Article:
- Authors: Dimitrios Tsoukalas; Nikolaos Mittas; Alexander Chatzigeorgiou; Dionysios Kehagias; Apostolos Ampatzoglou; Theodoros Amanatidis
(Department of Applied Informatics, University of Macedonia, Thessaloniki, Greece)
- Location: Published in: IEEE Transactions on Software Engineering ( Volume: 48, Issue: 12, 01 December 2022)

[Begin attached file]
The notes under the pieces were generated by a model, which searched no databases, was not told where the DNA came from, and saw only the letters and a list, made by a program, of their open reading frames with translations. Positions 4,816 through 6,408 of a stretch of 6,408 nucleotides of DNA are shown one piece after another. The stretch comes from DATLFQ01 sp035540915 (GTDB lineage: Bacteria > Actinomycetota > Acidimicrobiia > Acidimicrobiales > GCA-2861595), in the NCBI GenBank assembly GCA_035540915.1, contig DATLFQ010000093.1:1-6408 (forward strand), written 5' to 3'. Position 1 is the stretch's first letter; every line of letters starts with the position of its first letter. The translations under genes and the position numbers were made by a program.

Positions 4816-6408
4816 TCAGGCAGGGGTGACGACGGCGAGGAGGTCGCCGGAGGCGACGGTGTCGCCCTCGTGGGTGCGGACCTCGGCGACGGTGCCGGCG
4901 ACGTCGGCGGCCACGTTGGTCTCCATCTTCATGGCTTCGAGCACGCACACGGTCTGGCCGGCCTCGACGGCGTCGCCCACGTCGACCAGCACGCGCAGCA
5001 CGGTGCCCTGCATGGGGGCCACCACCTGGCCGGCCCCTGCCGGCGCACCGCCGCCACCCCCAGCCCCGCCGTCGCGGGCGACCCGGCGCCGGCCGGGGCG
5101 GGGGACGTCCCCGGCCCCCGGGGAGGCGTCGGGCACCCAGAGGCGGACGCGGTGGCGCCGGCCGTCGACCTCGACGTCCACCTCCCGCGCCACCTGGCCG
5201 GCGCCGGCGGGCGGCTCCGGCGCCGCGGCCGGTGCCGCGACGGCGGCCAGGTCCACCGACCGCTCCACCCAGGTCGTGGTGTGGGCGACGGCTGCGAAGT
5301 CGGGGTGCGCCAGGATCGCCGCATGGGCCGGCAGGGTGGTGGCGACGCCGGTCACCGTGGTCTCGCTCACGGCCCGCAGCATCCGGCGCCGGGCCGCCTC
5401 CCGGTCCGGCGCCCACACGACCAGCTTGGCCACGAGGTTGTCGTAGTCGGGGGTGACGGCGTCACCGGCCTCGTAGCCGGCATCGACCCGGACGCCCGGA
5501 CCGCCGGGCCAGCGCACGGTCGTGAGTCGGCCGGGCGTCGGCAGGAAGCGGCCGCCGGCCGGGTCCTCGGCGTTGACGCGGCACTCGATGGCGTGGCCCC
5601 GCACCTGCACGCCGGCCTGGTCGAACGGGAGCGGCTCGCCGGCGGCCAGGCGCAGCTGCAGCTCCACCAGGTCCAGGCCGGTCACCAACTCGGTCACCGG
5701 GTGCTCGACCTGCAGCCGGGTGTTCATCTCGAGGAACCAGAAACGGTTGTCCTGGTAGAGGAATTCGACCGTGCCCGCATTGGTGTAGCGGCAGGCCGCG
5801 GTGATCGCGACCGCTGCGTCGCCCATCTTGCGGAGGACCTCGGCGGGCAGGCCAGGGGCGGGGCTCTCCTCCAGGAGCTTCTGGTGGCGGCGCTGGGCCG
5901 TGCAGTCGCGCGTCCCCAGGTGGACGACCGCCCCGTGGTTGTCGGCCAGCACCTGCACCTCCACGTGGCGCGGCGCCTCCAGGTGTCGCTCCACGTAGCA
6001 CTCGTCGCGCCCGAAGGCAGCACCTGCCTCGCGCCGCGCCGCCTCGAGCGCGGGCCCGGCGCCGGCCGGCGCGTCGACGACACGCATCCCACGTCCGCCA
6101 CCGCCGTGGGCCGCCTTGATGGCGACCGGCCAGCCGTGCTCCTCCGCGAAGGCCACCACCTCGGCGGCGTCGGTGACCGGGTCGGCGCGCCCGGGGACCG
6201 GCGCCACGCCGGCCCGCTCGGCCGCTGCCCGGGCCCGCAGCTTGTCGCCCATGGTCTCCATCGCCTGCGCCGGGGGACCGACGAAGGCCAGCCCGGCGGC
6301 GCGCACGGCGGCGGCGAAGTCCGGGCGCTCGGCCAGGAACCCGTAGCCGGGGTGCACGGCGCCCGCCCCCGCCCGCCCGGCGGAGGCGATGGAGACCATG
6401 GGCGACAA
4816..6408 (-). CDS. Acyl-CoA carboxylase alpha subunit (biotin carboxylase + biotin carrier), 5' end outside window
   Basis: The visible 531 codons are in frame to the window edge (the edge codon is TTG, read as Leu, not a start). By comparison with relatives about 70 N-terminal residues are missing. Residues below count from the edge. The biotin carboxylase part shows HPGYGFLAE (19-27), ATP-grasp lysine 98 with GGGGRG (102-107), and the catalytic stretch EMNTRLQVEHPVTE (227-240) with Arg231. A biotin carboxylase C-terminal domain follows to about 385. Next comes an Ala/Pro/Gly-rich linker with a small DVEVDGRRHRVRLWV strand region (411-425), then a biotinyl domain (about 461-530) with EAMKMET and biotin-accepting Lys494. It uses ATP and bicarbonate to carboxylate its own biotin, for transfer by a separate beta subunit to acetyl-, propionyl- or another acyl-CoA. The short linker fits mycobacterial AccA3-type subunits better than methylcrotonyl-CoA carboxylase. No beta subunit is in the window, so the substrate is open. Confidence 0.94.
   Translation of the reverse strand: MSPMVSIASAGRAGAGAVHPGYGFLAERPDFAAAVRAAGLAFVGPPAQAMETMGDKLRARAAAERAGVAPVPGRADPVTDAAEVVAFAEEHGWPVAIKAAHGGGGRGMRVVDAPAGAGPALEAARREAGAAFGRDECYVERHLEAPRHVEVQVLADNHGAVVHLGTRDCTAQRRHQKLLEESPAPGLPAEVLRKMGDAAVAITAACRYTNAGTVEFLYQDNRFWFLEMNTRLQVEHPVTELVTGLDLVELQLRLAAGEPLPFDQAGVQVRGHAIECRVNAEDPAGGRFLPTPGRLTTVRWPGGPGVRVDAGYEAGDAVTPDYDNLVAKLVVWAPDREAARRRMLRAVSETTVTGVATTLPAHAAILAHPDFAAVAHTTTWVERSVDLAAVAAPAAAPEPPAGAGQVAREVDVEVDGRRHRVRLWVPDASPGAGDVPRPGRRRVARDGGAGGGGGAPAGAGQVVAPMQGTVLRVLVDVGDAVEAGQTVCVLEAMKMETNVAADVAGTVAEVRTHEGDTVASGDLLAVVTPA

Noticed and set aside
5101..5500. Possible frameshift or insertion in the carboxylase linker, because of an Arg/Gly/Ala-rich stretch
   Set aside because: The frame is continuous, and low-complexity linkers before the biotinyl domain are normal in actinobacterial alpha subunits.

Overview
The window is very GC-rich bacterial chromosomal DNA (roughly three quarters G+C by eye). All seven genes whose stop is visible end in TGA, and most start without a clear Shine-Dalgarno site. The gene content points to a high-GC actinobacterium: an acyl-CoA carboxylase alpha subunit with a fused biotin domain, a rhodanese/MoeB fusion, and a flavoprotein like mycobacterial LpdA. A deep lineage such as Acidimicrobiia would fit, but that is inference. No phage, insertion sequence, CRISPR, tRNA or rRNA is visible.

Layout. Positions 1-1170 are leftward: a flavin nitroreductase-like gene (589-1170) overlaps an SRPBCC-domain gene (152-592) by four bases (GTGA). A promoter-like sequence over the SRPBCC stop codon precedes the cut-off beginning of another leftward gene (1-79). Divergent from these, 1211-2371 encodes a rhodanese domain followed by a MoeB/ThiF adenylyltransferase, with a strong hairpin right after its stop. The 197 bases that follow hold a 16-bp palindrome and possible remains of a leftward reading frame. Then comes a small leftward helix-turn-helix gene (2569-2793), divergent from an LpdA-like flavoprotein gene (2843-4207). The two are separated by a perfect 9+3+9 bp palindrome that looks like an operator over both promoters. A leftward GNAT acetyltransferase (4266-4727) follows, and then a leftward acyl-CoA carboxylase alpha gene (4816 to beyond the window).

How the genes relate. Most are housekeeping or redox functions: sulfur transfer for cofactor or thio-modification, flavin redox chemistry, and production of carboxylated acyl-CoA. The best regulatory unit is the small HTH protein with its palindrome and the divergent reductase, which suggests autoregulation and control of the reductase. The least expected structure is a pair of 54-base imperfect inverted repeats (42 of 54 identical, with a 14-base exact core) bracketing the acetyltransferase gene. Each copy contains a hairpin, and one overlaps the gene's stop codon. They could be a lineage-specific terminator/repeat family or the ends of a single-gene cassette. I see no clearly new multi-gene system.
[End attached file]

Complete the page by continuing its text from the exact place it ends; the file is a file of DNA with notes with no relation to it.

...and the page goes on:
Technical Debt (TD) is a successful metaphor in conveying the consequences of software inefficiencies and their elimination to both technical and non-technical stakeholders, primarily due to its monetary nature. The identification and quantification of TD rely heavily on the use of a small handful of sophisticated tools that check for violations of certain predefined rules, usually through static analysis. Different tools result in divergent TD estimates calling into question the reliability of findings derived by a single tool. To alleviate this issue we use 18 metrics pertaining to source code, repository activity, issue tracking, refactorings, duplication and commenting rates of each class as features for statistical and Machine Learning models, so as to classify them as High-TD or not. As a benchmark we exploit 18,857 classes obtained from 25 Java projects, whose high levels of TD has been confirmed by three leading tools. The findings indicate that it is feasible to identify TD issues with sufficient accuracy and reasonable effort: a subset of superior classifiers achieved an F 2 -measure score of approximately 0.79 with an associated Module Inspection ratio of approximately 0.10. Based on the results a tool prototype for automatically assessing the TD of Java projects has been implemented.
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